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Bus drivers want a raise: Kokomo School bus drivers rally for raises amid COVID-19 concerns

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TRANSPORT — Kokomo School Corp. bus drivers stand in front of the bus fleet last week. Drivers are asking for raises in the hopes of attracting new employees.

Kokomo School Corp. bus drivers are pushing for raises as they work amid what they perceive as unfair working conditions, which they say have worsened since returning to work after the onset of the COVID-19 pandemic.

A group of 34 school bus drivers recently sent a letter to the Kokomo School Corp. Board of Trustees requesting raises and addressing understaffing issues and working conditions due to the COVID-19 pandemic. In the letter, the group stated that they believed the pandemic has cost the corporation “numerous drivers,” raising concerns of wait-times for students as winter approaches. The letter also stated that the group is the lowest-paid transportation service for public schools in the area.

According to Maryelyn Porter, a driver for Kokomo schools, raises would help to attract and retain new drivers, something she said was desperately needed.

“It’s probably not a big enough step to get new drivers. It’ll get some, but as long as no one else keeps upping it, it’s a lot of work trying to catch up. And it’s really hard because anyone new is going to get overwhelmed really fast,” she said. “It’s not because it’s that difficult of a job; it’s just a lot at first. It takes a little bit to get in the rhythm. [Raises would be] a step at least in the right direction.”

According to Kokomo School Corp., most Kokomo School Corporation bus drivers are hired to drive six hours per day at an hourly rate that starts at $15.73

As full-time employees, the drivers have a benefits package available to them that includes health/vision/dental medical insurance, long-term disability insurance, and group term life insurance. The corporation also pays into Indiana’s Public Employee Retirement Fund (PERF) pension benefit on behalf of the bus drivers at a rate of 14.2 percent of their earnings each pay period.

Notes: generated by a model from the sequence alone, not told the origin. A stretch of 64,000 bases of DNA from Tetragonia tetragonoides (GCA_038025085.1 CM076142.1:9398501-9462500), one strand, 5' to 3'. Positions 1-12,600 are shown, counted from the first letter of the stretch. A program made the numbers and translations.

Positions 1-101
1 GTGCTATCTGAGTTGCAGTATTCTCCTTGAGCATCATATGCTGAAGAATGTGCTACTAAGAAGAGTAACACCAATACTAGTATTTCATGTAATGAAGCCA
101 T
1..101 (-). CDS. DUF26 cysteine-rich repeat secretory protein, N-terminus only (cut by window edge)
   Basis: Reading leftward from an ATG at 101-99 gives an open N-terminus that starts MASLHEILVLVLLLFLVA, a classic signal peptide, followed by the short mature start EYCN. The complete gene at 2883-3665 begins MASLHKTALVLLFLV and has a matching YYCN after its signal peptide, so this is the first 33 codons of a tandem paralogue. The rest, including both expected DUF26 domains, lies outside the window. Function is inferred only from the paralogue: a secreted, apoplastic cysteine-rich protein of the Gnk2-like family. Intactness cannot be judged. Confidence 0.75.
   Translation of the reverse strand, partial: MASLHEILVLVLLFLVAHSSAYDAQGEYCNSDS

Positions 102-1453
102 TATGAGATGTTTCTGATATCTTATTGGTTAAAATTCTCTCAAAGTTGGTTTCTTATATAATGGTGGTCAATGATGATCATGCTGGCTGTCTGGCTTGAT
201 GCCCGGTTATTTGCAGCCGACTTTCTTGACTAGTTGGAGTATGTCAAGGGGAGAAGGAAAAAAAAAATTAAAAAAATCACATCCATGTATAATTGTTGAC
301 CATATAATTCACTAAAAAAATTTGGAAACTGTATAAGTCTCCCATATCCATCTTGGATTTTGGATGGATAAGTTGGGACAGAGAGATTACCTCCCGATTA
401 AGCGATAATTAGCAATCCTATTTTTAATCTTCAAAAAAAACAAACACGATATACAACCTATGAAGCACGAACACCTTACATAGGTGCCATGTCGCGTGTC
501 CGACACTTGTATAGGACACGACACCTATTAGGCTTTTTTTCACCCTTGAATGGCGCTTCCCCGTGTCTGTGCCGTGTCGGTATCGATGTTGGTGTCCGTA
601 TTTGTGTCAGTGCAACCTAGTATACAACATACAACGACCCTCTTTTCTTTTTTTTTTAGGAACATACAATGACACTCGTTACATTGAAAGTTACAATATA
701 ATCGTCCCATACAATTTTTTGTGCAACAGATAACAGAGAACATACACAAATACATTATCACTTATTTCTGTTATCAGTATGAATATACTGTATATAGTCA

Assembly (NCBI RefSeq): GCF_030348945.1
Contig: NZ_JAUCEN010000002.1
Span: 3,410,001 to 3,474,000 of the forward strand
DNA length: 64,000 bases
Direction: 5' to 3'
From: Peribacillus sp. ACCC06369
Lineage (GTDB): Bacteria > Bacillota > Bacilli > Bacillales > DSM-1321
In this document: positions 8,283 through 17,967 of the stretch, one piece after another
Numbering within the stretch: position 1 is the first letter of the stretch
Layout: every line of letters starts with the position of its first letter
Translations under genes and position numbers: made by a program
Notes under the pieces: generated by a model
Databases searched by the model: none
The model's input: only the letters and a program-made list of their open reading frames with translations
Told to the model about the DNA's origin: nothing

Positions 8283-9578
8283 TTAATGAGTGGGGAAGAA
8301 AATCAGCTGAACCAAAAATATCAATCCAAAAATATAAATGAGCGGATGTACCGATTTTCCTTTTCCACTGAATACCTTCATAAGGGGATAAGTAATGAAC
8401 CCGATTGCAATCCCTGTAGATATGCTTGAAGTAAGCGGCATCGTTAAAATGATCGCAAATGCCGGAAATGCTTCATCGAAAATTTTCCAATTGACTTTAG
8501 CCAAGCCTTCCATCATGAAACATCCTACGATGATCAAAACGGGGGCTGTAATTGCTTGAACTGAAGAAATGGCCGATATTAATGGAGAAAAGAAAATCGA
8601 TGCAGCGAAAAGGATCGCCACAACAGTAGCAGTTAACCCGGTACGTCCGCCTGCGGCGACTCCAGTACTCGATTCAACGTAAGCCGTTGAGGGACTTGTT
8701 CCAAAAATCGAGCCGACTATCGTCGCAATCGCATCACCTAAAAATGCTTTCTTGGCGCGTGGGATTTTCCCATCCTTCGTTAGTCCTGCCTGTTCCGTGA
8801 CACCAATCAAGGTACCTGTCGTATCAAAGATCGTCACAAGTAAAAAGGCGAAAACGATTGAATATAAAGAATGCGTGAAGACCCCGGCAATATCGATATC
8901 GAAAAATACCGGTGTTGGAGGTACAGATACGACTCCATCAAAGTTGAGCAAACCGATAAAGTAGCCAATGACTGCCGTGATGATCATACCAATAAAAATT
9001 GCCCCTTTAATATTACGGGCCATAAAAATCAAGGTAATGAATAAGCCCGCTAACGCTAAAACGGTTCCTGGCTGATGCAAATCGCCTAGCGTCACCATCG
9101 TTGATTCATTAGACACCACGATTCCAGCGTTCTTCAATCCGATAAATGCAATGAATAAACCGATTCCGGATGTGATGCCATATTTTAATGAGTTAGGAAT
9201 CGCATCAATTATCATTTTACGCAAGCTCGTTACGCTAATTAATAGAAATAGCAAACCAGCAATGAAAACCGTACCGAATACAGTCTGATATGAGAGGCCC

In addition, the bus drivers are allowed to participate a 403b annuity plan, and, for participants, the corporation will match up to 1.5 percent of their pay into a 401a account. In February this year, bus drivers received an hourly raise of 2 percent, and the school board previously also approved an additional 2 percent hourly wage increase in February 2021.

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However, Porter said the wages still were too low.

“We are among the lowest-paid transportation personnel in our area and also among the lowest percentile of our state,” read the letter submitted to the school board and signed by 34 drivers. “ … We are here to kindly request a pay raise from $15.73 an hour to $18 per hour and at least a $0.25 yearly raise beginning from our hire date.”

Starting hourly wages of Kokomo Schools drivers are lower than three of four the Howard County schools, according to numbers provided by those districts. Eastern School Corp. bus drivers start at $15 an hour. Western bus drivers are paid $20 an hour, Northwestern $18.63, and Taylor $20.31 an hour.

Several of the Kokomo drivers attended the Kokomo Schools board meeting on Nov. 5 and were addressed by Kokomo School Corporation Superintendent Dr. Jeff Hauswald.

“We appreciate the bus drivers being at tonight’s board meeting and for not disrupting our day-to-day operations,” Hauswald said. “Our corporation officials continuously work on reviewing and improving our efficiencies. Also, we continue to try to find ways to increase compensation for all employees based upon the difficult challenges we face. I regret that property tax caps have created serious fiscal shortfalls in the State of Indiana related to educational operations, which includes transportation services.”

As the drivers continue to work, Porter said she and other drivers may consider reaching out to American Federation of State, County, and Municipal Employees (AFSCME), which, in part, represents city bus drivers.

“I don’t think it would’ve gotten to this point if we had been taken seriously,” Porter said. “But it’s not a threat or intimidation. It’s just difficult times.”